Early medieval coinage closely imitated Roman and Byzantine imperial tradition, copying old imperial models and the names of their original issuing emperors. These coins were emitted by small territorial authorities and were meant to evoke and embody imperial power. In the second half of the 8th century CE, the Carolingians developed a more standardised mint system, and a new silver coin called denarius was emitted by the king himself. The denarius was simple and distinctive: it had the royal monograms, the word REX (king), the abbreviation of the issuing mint or workshop and Christian symbols like the cross on one side and a simplified image on the other. The Carolingian denarius served as a model for the German pfennig, the English penny, and the French denier.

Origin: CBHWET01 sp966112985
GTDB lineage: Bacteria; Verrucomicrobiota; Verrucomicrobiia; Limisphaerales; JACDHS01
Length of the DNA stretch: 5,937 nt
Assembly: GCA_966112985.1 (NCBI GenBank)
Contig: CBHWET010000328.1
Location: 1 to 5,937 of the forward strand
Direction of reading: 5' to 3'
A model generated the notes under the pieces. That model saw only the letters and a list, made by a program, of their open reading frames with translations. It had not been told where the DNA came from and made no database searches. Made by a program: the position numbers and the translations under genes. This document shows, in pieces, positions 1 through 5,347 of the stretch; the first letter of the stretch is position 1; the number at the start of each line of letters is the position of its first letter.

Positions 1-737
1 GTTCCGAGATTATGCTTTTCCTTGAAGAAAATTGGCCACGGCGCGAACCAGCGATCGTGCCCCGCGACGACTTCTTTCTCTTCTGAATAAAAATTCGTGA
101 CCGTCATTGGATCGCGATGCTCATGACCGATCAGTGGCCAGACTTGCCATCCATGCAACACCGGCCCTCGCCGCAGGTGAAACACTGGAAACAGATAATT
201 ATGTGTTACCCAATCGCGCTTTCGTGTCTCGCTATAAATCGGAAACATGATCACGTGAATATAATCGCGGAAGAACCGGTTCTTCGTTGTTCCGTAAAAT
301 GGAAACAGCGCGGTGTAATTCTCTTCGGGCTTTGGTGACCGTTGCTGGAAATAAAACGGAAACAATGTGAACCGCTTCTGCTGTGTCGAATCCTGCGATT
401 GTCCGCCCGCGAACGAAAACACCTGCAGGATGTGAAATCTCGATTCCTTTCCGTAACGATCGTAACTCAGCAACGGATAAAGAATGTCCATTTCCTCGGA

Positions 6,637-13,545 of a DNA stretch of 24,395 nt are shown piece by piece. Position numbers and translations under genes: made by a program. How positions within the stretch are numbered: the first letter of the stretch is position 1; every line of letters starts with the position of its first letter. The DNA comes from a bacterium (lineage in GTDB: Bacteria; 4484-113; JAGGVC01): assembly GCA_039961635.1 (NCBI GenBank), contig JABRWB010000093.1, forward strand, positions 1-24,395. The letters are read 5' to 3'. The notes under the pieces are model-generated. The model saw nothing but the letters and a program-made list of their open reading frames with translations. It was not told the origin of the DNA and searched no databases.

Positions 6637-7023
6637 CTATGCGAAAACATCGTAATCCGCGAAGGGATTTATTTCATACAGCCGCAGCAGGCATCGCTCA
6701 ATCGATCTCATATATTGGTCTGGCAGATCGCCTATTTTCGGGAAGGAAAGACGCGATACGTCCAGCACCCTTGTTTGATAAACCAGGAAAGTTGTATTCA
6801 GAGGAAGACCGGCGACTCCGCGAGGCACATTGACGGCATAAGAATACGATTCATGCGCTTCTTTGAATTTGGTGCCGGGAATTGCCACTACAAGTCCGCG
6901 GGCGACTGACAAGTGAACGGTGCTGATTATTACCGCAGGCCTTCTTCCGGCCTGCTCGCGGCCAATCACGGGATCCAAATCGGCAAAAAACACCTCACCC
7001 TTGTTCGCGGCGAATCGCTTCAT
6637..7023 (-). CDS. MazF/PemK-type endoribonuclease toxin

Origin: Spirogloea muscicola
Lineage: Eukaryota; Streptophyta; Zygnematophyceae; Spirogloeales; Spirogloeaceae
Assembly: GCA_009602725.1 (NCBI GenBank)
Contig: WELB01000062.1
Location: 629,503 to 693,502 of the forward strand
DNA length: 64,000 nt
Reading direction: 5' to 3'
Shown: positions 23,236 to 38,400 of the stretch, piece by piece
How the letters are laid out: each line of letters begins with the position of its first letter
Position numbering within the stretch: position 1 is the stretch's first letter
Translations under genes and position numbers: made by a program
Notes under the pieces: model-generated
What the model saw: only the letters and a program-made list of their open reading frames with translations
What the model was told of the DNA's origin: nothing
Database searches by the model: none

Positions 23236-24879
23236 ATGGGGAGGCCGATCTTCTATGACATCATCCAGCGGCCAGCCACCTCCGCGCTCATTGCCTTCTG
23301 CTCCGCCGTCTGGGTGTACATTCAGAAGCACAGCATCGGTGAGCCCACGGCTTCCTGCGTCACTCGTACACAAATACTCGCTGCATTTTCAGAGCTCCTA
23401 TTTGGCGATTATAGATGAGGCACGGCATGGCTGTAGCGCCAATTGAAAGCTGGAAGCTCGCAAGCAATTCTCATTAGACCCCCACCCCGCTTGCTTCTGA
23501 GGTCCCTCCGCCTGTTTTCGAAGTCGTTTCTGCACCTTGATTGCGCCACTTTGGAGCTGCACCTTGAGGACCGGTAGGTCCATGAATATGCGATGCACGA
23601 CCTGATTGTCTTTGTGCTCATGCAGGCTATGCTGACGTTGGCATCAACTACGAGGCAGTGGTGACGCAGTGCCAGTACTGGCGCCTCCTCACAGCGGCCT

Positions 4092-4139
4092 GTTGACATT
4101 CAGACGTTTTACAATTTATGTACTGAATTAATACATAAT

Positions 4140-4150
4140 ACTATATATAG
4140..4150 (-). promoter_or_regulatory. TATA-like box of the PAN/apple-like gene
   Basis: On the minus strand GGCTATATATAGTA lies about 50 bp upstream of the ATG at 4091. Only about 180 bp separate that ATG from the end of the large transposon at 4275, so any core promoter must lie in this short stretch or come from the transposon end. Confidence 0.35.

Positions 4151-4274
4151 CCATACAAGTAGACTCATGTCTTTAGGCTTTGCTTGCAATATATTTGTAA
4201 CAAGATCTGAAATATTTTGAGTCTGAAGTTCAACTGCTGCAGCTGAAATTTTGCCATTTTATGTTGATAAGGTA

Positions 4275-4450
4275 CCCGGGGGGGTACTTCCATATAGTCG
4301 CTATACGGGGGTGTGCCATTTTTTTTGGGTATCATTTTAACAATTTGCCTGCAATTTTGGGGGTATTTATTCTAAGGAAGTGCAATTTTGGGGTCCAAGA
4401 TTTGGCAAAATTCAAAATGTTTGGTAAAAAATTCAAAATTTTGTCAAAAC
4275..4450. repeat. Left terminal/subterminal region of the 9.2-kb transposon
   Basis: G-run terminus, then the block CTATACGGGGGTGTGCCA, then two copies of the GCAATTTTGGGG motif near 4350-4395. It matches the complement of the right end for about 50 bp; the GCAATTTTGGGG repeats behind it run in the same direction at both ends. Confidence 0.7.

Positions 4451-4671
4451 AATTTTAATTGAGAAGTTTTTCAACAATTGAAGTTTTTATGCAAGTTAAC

In the 13th century, with growing towns and markets, international trade became ever more far-reaching and coins from European countries, Byzantium and many Muslim states rubbed shoulders in the Mediterranean. The denarius had gradually lost its value, and the more long-distance the trade, the more valuable and more standardised the coin had to be in order to ensure its transfer into a wider variety of monetary systems. Highly valuable coins such as the Arab dinar, the Florentine Florin, and the Byzantine solidus were more widely recognisable and accepted. It was quite common for the text and image of these powerful coins to be imitated in territories far and wide, allowing new coins to quickly benefit from the value and authority of better known (and more stable) coins.